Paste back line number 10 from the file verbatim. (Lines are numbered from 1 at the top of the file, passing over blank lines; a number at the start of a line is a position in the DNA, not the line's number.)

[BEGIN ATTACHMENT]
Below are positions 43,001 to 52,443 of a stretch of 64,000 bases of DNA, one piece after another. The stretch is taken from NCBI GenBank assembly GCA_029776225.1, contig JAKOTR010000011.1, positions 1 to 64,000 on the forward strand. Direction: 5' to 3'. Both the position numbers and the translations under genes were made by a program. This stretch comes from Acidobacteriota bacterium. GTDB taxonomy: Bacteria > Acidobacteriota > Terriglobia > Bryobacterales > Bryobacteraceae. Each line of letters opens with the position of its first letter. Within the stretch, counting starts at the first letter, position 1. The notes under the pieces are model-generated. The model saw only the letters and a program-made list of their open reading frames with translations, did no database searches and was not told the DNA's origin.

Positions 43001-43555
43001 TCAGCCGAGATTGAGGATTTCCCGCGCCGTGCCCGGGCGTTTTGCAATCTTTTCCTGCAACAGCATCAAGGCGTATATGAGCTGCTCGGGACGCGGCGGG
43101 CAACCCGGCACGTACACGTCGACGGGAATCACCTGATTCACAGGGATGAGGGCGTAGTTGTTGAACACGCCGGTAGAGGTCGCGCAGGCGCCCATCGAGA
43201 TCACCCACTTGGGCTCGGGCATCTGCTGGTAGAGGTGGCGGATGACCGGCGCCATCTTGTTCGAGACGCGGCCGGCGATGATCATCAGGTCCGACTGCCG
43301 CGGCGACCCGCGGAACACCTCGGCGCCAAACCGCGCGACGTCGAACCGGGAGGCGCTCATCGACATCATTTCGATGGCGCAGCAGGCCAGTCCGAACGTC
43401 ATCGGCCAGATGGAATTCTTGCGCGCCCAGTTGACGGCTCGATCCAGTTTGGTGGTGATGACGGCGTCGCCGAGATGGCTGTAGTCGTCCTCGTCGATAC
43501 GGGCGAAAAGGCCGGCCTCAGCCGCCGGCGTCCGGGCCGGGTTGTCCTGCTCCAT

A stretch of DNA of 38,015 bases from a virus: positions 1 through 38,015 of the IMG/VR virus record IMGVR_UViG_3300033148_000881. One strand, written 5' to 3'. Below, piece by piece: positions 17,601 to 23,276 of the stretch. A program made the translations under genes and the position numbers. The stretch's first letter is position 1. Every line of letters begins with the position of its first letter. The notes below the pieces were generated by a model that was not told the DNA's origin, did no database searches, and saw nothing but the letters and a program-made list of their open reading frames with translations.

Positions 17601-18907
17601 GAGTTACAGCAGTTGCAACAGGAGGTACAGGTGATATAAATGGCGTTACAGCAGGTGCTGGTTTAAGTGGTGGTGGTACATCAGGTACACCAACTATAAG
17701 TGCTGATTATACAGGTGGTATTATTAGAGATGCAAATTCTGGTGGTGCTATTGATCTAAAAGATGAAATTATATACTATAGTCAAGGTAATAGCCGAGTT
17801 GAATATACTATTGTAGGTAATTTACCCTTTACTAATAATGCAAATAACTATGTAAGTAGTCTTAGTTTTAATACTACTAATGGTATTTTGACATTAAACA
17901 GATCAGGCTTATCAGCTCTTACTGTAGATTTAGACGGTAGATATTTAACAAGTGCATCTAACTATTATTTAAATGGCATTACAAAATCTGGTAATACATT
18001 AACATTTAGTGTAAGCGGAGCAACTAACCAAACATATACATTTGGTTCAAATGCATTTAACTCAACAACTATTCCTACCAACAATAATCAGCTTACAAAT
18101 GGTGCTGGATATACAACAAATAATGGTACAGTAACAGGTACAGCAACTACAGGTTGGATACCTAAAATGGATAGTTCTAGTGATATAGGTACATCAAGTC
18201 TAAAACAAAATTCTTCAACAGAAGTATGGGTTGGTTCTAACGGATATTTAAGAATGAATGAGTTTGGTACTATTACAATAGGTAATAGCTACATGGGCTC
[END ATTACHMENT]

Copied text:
Positions 17601-18907